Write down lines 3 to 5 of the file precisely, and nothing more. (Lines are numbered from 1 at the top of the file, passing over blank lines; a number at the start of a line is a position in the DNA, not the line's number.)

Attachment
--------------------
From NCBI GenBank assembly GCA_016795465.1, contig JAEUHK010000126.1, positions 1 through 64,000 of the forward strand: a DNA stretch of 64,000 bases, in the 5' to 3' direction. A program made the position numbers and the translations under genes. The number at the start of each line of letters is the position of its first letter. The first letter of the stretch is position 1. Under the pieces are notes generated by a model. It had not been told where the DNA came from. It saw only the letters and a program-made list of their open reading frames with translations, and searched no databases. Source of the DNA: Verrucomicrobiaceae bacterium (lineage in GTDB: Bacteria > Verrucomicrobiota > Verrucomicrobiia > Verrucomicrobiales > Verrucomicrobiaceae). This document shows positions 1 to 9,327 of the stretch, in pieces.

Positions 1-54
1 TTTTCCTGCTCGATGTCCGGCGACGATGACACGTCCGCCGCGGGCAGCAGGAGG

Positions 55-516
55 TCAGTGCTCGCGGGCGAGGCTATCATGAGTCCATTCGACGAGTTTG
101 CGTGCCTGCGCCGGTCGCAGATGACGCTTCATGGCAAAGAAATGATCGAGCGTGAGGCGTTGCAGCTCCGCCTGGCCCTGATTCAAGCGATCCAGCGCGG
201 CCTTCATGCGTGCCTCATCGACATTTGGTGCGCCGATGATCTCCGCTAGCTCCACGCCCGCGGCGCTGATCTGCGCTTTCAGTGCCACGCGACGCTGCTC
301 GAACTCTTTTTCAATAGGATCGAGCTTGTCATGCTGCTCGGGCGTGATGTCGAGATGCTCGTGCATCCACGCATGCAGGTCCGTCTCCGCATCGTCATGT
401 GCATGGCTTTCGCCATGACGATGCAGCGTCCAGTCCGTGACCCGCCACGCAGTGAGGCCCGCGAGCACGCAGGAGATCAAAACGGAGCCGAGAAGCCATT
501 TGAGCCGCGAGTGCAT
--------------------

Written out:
1 TTTTCCTGCTCGATGTCCGGCGACGATGACACGTCCGCCGCGGGCAGCAGGAGG

Positions 55-516
55 TCAGTGCTCGCGGGCGAGGCTATCATGAGTCCATTCGACGAGTTTG